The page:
Way back in 1998 when the economy still was new, WorldCom CEO Bernie Ebbers was clinching his acquisition of long-distance giant MCI, and the Rev. Jesse Jackson had a bone to pick with him. Speaking at Tougaloo College--a cradle of the civil rights movement located near Clinton, Miss., where WorldCom is headquartered--Jackson rhetorically asked his audience why Ebbers could afford $37 billion for MCI but hadn't donated funds to local black students. Ebbers wasn't present, but LeRoy Walker Jr., a leading black businessman and Tougaloo board member, pulled Jackson aside to set him straight: Ebbers had given Tougaloo more than $1 million along with new information technology. Ebbers had also helped Walker purchase a country club and computers to be used by disadvantaged black youth. "Bernie Ebbers," Walker told Jackson, "is my mentor."
Jackson was won over: yet another of Ebbers' conquests. Ebbers' entrepreneurial vision, friends insist, involved not only stringing together scores of lucrative telecom companies--amassing what is today the nation's second largest long-distance firm--but also helping bridge the racial and economic divides that continue to plague Mississippi. A transplanted Canadian, Ebbers, 60, teaches Sunday school at his Baptist church each week, serves meals to the homeless at Frank's Famous Biscuits in downtown Jackson, Miss., lives modestly in a prefab home, wears jeans and boots to the office and has poured almost all his once considerable fortune back into his company. Walker says Ebbers "is too committed not to make a comeback."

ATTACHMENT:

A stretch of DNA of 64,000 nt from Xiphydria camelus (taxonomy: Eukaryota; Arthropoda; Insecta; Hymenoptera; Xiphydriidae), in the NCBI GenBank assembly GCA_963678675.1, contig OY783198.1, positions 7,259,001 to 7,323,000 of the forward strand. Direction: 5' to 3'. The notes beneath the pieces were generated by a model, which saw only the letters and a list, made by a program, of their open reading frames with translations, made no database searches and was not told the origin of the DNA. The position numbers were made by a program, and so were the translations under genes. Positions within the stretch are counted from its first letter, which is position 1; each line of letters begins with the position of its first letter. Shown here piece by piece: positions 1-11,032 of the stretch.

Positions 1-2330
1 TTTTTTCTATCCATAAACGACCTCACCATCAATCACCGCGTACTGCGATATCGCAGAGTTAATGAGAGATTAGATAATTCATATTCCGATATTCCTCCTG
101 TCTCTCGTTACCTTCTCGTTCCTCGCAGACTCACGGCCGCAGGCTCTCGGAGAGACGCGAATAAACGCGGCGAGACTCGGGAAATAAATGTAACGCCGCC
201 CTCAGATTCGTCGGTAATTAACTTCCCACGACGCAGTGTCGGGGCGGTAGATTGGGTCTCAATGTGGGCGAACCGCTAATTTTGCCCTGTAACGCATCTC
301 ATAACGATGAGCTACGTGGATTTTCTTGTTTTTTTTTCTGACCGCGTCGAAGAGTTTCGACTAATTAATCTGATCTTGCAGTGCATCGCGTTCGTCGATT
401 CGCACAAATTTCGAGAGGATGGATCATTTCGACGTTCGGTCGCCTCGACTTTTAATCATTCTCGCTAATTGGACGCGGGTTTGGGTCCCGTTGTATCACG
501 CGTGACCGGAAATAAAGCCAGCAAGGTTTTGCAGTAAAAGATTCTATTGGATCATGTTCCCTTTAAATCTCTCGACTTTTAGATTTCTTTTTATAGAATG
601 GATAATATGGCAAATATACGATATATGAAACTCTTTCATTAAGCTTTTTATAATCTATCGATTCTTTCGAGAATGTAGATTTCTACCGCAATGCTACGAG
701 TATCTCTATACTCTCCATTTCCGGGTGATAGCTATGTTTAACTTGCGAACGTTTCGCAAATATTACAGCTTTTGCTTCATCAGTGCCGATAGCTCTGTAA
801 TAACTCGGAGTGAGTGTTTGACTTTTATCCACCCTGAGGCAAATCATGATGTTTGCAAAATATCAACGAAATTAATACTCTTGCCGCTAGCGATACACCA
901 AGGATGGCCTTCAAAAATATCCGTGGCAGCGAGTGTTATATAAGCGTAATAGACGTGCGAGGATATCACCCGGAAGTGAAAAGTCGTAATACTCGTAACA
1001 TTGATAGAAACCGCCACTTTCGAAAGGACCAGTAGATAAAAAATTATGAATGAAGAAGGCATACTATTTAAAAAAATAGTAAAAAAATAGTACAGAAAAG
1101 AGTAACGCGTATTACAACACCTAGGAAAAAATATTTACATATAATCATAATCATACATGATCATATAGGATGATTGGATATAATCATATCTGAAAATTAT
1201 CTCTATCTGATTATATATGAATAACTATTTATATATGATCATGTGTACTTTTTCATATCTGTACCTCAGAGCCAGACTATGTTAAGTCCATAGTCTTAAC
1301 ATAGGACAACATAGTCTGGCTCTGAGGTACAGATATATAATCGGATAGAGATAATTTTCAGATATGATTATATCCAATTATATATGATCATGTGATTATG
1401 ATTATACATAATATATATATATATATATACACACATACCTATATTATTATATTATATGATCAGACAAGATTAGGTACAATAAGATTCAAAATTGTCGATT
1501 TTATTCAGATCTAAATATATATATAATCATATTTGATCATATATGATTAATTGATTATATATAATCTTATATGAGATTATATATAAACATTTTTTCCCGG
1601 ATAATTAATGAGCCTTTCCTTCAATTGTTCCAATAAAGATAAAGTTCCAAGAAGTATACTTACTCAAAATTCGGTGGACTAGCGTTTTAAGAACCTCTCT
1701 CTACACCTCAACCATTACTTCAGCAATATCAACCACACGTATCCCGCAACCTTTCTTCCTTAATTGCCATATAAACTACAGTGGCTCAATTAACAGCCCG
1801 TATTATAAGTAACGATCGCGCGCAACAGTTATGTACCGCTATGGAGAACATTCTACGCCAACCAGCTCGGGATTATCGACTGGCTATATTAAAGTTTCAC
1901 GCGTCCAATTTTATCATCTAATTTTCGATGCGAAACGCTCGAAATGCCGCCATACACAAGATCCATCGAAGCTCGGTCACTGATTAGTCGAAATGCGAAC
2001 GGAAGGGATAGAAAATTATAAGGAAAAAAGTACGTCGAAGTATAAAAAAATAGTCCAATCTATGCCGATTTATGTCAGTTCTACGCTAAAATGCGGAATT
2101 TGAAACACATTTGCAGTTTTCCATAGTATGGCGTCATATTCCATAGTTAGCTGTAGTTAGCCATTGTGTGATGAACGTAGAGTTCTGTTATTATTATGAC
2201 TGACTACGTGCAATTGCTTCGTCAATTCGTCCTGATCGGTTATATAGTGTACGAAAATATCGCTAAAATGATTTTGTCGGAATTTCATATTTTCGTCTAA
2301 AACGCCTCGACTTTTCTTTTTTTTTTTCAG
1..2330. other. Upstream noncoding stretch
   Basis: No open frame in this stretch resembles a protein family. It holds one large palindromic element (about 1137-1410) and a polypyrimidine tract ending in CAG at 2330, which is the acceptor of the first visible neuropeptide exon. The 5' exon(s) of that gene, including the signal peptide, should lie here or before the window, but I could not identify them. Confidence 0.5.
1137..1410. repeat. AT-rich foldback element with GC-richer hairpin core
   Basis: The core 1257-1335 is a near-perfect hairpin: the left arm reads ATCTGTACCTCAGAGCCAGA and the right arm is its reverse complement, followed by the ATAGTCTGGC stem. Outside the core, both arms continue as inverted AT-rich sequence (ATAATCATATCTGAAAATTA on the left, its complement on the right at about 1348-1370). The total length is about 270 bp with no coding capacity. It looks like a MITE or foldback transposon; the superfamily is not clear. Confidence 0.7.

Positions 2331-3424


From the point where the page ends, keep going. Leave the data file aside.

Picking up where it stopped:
Right now, though, it's hard to find a Friend of Bernie outside Mississippi. When Ebbers, under pressure from WorldCom's board, announced his resignation last week, the company was sinking under $28 billion in debt, a shriveling stock (which closed at $1.79 last week after peaking at $64.50 in mid-1999) and a Securities and Exchange Commission probe into the more than $400 million that WorldCom recently loaned or guaranteed to loan to Ebbers at a charitable 2.15% interest rate. Many disgruntled WorldCom execs were hoping that the new CEO, John Sidgmore, would run the company not from Clinton but from the MCI division offices in Ashburn, Va.
WorldCom, like much of the U.S. telecom industry, looks as broken as a coin phone in a bus station. And so, sadly, does the executive image of Ebbers, who was once the refreshing antithesis of New Economy slick. "I am not a technology dude," he has boasted. But he has slipped nonetheless onto the crowded pyre of '90s corporate excess. "I feel like crying," Ebbers told a Jackson TV station after his resignation last week. "But I am 1,000% convinced in my heart that this is a temporary thing."
Friends and analysts alike agree that it's that kind of optimism that drove both Ebbers' triumph and his downfall. Although he was rated by Forbes in 1999 as one of the 200 richest Americans, with a $1.4 billion net worth, his fortune is in peril. At a time when other infamous chief executives have covertly jettisoned their company stock, he has stubbornly held on to his 27 million shares of WorldCom, many of them bought with margin loans. WorldCom executives say privately that Ebbers agreed to resign largely so he could focus on selling off real estate assets, perhaps even his beloved $60 million ranch in British Columbia.